Effect of Stages of Maturity on Nutritive Value of Some Range Herbage Species in Low-Rainfall Woodland Savanna Southern Darfur, Sudan


Nine samples of range herbage species were collected within the grazing season using 0.5 × 0.5 m quadrate as from three weeks initial pasture growth established in June across throughout up to December (two seasons), to examine the effects of age on the trend of some chemical compositions and energy changes. Analysis of variance indicated that the chemical composition of grassland from 3 weeks of age, to 12 weeks of age across to 27 weeks of age was affected by the grass age, where the metabolizable energy contents were 15.85, 13.11 and 12.36 MJ/Kg/DM respectively. Hemi-celluloses and cellulose content showed a significant difference increase (P < 0.05) throughout the grazing season as grass age increases. The results also revealed that the Organic Matter (OM), Crude Protein (CP) and Metabolizable Energy (ME MJ/Kg DM) were significantly (P < 0.05) tended to be high at the beginning of growing season (mid July) (91.05%, 3.8% and 8.77 MJ respectively), then increased towards the mid of grazing season (mid September) and reduced towards the end of the grazing season (mid December).

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Ismail, A. , Sulaiman, Y. , Ahmed, F. and Ali, H. (2015) Effect of Stages of Maturity on Nutritive Value of Some Range Herbage Species in Low-Rainfall Woodland Savanna Southern Darfur, Sudan. Open Journal of Animal Sciences, 5, 1-8. doi: 10.4236/ojas.2015.51001.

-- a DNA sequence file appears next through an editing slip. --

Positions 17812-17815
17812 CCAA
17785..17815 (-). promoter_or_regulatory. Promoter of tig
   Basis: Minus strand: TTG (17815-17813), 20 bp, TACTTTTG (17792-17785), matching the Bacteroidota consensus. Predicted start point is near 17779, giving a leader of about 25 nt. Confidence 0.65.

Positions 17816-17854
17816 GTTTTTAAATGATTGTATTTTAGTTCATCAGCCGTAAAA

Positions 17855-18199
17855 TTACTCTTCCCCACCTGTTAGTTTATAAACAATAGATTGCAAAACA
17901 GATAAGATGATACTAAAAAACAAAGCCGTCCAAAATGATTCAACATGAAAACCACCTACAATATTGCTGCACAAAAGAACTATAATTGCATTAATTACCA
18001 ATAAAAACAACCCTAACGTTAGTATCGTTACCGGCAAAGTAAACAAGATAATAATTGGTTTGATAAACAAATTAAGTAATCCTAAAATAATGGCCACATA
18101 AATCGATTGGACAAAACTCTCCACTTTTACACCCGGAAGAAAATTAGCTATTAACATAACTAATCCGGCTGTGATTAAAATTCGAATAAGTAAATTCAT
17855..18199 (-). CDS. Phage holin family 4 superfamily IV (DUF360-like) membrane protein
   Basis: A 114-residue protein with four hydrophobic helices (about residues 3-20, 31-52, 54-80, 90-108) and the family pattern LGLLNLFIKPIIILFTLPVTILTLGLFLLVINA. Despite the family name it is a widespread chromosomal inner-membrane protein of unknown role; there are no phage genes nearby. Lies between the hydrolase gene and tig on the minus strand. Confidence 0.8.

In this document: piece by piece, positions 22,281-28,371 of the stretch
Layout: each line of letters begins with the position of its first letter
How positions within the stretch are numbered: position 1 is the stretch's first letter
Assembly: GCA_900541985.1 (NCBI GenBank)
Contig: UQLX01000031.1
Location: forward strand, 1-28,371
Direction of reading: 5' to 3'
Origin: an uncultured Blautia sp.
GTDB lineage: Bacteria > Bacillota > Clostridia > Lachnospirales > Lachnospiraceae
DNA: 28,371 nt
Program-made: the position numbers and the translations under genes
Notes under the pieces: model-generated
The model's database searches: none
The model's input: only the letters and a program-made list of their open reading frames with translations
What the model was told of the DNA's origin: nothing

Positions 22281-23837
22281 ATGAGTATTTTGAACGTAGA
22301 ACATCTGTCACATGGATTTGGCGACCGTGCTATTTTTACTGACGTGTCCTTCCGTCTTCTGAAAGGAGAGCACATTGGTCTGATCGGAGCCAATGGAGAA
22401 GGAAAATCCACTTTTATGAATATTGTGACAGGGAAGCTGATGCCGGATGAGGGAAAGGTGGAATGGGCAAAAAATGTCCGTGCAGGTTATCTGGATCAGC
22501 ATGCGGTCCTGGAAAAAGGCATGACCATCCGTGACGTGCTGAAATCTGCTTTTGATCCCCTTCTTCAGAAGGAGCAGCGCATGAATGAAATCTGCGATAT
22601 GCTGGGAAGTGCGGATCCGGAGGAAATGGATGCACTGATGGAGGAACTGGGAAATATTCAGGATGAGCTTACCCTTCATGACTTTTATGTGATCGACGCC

1. Introduction

A major portion of grassland research and pasture development has taken place during the last 50 years to 20th century [1] [2] , as such a major development occurred. Plant exploitation, improvement of pasture crops utilization quality and evaluation, which involves species and cultivars of native and naturalized grazing lands [3] , this leads to development of the animal production industries worldwide.

Grasslands provide a major portion of the livestock feed for the domestic and game animals. They furnish over one-half of the total feed supply in many countries and up to 85 and 95 percent in others [4] . Grasslands cover about 24 percent of the earth land surface and occupy a great number of hectares than all crops combined [5] .

Grassland in which grasses predominate still provides the basic feed requirements for growth and develop- ment of livestock particularly ruminants, their maintenance and the production of their products needs [6] . In some grazing lands, legumes and herbaceous species contribute to over all available feedstuff. Crop residues are of vast important in many regions of the tropics and subtropics [7] .

A majority of these grasslands are located in regions characterized by erratic rainfall patterns and varying pe- riods of extreme drought and often soils of poor fertility unsuited to cropping. Seasonal distribution of rainfall and soil conditions imposes a direct influence on the amount and quality of forage available during the year and indirectly affected animal performance [8] . The dry matter yields of natural grassland are considerably lower and range from 2 - 6 tones/hectare in the humid tropics and 1 - 4 tones/hectare in the arid tropics [9] . The nutri- tive value of herbage in tropical grazing land is inherently lower than the temperate grassland [10] and declines rapidly with advancing maturity [11] . Thus, apart from very few exceptions in the west tropics, animals in the tropical environment live for a considerable period during the year on a sub-maintenance diet.